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Bunches of Bananas
The bullet proofing technique aims to identify the areas in which your plan might be especially vulnerable:
- What may possibly go wrong?
- What are some of the difficulties that could occur?
- What’s the worst imaginable thing that could occur?
There are some similarities with Potential Problem Analysis(PPA)(Kepner and Tregoe), Negative Brainstorming (Isaksen and Treffinger, 1985) who suggest that ‘What might happen if…?’ is a useful question to use for looking at potential challenges.
- Brainstorm around enquiries such as: ‘What might happen if…?’ to identify the areas in your plan of action that could potentially cause problems and which have not yet been identified.
- All the areas identified should be placed on a table such as the one below, showing how likely the event is to occur and if it did occur, how serious it would be for your plan.
- Major problems that are very likely to happen. If there are significant numbers, you may first need to priorities them so that you can focus your effort on the most important.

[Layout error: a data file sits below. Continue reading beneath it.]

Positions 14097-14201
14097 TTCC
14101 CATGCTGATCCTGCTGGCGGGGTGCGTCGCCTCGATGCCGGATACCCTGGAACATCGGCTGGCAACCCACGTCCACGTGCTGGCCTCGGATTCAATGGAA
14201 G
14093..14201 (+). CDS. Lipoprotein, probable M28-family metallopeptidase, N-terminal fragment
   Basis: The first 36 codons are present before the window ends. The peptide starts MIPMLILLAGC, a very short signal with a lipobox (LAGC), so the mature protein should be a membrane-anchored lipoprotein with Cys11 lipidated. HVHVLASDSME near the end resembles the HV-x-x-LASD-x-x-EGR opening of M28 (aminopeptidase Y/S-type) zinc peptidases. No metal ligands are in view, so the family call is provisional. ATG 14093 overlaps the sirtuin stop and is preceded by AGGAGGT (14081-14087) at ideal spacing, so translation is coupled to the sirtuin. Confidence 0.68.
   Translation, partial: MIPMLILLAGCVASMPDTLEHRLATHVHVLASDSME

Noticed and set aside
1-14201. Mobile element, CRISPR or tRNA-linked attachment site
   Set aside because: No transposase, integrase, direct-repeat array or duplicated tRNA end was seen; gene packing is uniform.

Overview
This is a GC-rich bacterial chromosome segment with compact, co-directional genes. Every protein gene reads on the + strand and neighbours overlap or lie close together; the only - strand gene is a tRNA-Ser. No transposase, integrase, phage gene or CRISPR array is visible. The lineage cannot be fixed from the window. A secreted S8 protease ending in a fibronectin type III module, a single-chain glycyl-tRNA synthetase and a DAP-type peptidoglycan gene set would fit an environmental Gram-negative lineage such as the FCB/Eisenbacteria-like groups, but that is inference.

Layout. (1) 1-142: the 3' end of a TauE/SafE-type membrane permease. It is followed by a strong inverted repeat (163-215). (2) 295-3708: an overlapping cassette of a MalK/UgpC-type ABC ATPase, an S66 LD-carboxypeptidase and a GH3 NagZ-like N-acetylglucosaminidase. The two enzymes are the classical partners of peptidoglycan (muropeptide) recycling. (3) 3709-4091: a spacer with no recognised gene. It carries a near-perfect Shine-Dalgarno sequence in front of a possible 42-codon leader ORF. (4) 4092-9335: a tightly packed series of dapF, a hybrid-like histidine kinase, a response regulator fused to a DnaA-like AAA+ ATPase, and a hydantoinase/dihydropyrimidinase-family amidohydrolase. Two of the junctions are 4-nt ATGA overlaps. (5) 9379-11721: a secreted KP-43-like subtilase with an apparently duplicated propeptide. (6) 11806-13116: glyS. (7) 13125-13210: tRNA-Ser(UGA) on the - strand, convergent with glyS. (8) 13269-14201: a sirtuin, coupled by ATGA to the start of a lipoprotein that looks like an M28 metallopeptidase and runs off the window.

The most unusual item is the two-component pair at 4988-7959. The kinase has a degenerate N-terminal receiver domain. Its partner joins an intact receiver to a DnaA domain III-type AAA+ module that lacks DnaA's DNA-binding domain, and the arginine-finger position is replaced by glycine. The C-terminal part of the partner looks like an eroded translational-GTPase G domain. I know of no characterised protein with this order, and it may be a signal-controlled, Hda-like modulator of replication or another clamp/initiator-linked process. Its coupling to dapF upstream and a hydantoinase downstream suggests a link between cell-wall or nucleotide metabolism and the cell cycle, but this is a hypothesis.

- Use any suitable problem-solving method to work out ways to dealing with them.
|How likely is it to occur|
If it did occur,
|Major Problem||Most Serious|
|Minor Problem||Least serious|
Although this type of exercise is necessary, it can have the effect of lower your spirits, looking on the ‘black side’. Should this be the case and you feel in the need for some cheering up try using the same technique in reverse:
- What could go well?
- What pleasant surprises might it deliver?
- What is the best thing that could happen?
Obviously these uplifting enquiries should be reasonably plausible – a collection of good things that really might happen!